“On Sunday, April 22nd 2012 my Boy Scout den and I went to Malibu Lagoon State Park to go birdwatching.   The experience was great, such friendly people and they gave me information that is treasured in the databanks of my brain.   Some of the birds I saw were the Snowy Plover, Ruddy Duck and American Coot.   I also saw new birds such as the Ruddy Turnstone and the Caspian Tern.   I hope to return to birdwatch at the Lagoon again.   Thank you guides for teaching me more about ornithology.” —  With thanks,Stanley Funnell

Our next three field trips:   Solstice Canyon 12 May, 8 am;   Malibu Lagoon, 27 May, 8:30 & 10 am;   Mt. Piños Birds & Butterflies, June 16-17, 8 am.
Our next program: Tuesday, 1 May, 7:30 pm – Alaska, presented by Guy Commeau.   The usual reminders will be emailed from the blog.

As a reminder to those coming to our 10 a.m. Parent’s & Kids Birdwalk, it meets at the beach trail footbridge closest to the parking lot.

Links: Unusual birds at Malibu Lagoon
Aerial photo of Malibu Lagoon from 9/23/02.
Prior checklists: July-Dec’11, Jan-June’11, July-Dec ’10Jan-June ’10, Jul-Dec ‘09, and Jan-June ‘09.
[Chuck Almdale]

Malibu Census 2012

22-Jan

26-Feb

25-Mar

22-Apr

Temperature

68-75

48-64

54-61

60-65

Tide Height

+6.49

+3.37

+3.64

+3.67

Low/High &Time

H:0803

H:1136

H:1146

H:1106

Snow Goose 1
Brant 1
Gadwall 31 35 18 14
American Wigeon 2 8 3 9
Mallard 23 30 24 16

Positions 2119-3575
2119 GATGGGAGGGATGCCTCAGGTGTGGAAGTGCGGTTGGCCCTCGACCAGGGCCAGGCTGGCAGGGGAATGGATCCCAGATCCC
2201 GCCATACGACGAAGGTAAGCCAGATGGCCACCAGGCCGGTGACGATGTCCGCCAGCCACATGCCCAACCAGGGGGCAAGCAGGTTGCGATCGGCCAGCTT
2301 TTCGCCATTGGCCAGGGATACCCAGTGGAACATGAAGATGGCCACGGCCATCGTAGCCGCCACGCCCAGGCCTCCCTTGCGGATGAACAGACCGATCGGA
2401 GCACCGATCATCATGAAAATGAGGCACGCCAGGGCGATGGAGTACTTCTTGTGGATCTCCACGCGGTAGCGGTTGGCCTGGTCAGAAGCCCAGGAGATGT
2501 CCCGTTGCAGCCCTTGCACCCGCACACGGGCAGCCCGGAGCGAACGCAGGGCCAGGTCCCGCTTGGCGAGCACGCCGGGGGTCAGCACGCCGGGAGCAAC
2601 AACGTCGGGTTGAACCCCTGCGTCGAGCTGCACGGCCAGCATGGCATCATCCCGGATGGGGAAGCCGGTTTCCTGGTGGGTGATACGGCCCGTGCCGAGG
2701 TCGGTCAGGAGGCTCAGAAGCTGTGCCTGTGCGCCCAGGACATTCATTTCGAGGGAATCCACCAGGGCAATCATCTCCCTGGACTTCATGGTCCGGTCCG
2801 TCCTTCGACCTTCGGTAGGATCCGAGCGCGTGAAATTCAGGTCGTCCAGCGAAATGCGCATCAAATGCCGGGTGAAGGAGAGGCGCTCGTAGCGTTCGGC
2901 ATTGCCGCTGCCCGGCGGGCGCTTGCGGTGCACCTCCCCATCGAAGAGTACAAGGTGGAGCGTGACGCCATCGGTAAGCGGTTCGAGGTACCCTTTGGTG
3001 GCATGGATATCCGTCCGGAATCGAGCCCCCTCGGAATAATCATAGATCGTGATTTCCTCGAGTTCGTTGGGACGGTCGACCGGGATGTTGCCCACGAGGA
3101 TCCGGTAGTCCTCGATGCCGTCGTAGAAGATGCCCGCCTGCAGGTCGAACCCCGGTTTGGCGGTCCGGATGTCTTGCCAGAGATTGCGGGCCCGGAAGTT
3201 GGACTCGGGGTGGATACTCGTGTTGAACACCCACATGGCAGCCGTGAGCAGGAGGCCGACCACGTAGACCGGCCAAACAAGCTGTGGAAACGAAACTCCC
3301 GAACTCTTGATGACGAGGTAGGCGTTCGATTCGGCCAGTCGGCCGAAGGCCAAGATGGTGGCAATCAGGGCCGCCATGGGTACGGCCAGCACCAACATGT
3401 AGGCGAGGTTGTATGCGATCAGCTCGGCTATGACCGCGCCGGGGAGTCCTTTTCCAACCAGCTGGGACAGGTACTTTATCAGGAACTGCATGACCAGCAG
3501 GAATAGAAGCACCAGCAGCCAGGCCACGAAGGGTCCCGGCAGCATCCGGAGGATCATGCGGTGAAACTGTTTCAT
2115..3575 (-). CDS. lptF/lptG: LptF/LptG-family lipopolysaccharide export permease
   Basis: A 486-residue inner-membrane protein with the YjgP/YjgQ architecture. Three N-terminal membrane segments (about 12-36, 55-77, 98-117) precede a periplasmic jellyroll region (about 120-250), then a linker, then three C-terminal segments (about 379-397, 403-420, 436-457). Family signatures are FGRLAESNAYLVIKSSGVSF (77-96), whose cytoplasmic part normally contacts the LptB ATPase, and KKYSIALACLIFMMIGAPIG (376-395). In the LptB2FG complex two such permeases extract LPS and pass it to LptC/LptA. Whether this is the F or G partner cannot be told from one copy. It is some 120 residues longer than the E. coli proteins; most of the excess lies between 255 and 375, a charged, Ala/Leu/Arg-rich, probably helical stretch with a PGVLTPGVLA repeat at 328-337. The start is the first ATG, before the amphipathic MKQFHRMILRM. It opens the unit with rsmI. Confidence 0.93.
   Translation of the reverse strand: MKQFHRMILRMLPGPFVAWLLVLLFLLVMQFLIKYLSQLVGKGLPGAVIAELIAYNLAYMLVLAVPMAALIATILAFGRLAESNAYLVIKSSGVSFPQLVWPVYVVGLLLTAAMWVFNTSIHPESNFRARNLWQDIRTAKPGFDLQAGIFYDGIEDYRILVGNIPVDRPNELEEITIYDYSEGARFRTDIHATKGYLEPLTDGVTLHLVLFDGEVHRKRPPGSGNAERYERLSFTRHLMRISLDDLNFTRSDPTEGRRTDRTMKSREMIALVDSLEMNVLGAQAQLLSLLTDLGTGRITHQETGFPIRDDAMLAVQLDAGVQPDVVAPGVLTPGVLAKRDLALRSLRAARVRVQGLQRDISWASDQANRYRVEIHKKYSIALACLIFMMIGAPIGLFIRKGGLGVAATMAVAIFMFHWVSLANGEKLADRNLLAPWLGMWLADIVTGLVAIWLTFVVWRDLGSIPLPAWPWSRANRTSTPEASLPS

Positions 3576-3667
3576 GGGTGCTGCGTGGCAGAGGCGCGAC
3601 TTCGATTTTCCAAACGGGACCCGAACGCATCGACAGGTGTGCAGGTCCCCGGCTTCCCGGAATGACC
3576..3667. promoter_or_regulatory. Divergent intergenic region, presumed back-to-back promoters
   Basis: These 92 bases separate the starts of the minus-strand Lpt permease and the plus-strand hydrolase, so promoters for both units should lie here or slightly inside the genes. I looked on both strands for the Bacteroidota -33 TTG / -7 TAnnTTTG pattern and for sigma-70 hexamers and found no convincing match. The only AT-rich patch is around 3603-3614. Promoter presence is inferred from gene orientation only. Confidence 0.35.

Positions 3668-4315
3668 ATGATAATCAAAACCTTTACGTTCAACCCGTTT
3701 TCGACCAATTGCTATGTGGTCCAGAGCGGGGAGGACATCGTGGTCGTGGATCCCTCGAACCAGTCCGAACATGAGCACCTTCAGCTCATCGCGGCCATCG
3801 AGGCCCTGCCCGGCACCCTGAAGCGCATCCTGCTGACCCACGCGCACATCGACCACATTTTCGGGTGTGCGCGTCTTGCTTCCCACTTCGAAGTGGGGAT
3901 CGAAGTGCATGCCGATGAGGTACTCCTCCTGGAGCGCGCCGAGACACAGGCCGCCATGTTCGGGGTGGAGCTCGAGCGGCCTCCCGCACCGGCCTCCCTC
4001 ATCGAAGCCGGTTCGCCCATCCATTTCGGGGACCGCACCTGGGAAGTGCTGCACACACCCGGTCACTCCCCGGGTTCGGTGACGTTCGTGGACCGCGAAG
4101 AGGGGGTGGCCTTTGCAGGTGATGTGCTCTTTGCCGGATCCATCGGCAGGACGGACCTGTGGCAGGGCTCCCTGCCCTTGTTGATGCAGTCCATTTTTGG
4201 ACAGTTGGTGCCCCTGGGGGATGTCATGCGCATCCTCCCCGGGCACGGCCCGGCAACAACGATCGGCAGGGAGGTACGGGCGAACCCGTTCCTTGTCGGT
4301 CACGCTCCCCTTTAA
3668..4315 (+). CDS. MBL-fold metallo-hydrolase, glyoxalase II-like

Northern Shoveler 46 35 18 12
Northern Pintail 10 8 5
Green-winged Teal 37 38 11
Surf Scoter 14 40
Bufflehead 26 4
Red-brstd Merganser 6 8 2 5
Ruddy Duck 59 24 20 9
Red-throated Loon 2
Pacific Loon 1 3 3
Common Loon 1
Pied-billed Grebe 3 2 2
Eared Grebe 4 2 2
Western Grebe 8 40 1
Brandt’s Cormorant 3 15 1 1
Dble-crstd Cormorant 37 28 30 65
Pelagic Cormorant 1 2
Brown Pelican 48 12 40 80
Great Blue Heron 7 1
Great Egret 2 2 1 2
Snowy Egret 7 8 12 9
Green Heron 1
Blk-crwnd N-Heron 2 1
Osprey 1
Red-shouldered Hawk 1 2
Peregrine Falcon 1
Sora 2 3 1
American Coot 345 285 20 95
Blk-bellied Plover 65 93 7 11
Snowy Plover 81 54 14 3
Semipalmated Plover 3
Killdeer 2 10 4
Black Oystercatcher 5 2
Black-necked Stilt 4
American Avocet 2 1
Spotted Sandpiper 2 1 1
Willet 3 3
Whimbrel 1 2 18 5
Marbled Godwit 2 8
Ruddy Turnstone 15 13 1
Black Turnstone 2
Sanderling 200 100
Western Sandpiper 16
Least Sandpiper 12 20 5
Boneparte’s Gull 2
Heermann’s Gull 16 1
Ring-billed Gull 150 35 8 20
Western Gull 120 55 30 85
California Gull 1900 360 12 75
Glaucous-wingd Gull 5 2 1
Caspian Tern 3 25
Forster’s Tern 1
Royal Tern 16 1
Elegant Tern 65
Rock Pigeon 5 4 3
Mourning Dove 2 2 2
Anna’s Hummingbird 2 2 2
Allen’s Hummingbird 2 1 2
Belted Kingfisher 1 1
Black Phoebe 3 4 4
Say’s Phoebe 1
Cassin’s Kingbird 2
Western Kingbird 16
American Crow 4 8 3 5
Rough-wingd Swallow 2 6 6
Barn Swallow 1
Bushtit 26 4 2
Bewick’s Wren 1 1
Marsh Wren 1
Ruby-crowned Kinglet 2
Hermit Thrush 1
Northern Mockingbird 1 2 2
European Starling 1 15 4
Yellow-rumpd Warbler 3 1
Common Yellowthroat 4 2 1 3
Spotted Towhee 1 1
California Towhee 2
Savannah Sparrow 2
Song Sparrow 2 8 13 8
White-crwnd Sparrow 22 4
Red-winged Blackbird 15 2 6
Brewer’s Blackbird 1
Great-tailed Grackle 13 8 8
Brwn-headed Cowbird 2 2
House Finch 25 10 19 6
Lesser Goldfinch 2
       
Totals by Type Jan Feb Mar Apr
Waterfowl 255 231 101 65
Water Birds-Other 452 395 91 250
Herons, Egrets 18 10 14 13
Quail & Raptors 2 2 0 1
Shorebirds 388 275 65 63
Gulls & Terns 2207 455 53 272
Doves 7 6 0 5
Other Non-Pass. 5 4 0 4
Passerines 110 92 62 60
Totals Birds 3444 1470 386 733
         
Total Species Jan Feb Mar Apr
Waterfowl 11 11 8 6
Water Birds-Other 10 12 4 9
Herons, Egrets 4 2 3 4
Quail & Raptors 2 1 0 1
Shorebirds 11 8 7 12
Gulls & Terns 6 7 4 7
Doves 2 2 0 2
Other Non-Pass. 3 3 0 2
Passerines 16 18 9 15
Totals Species – 90 65 64 35 58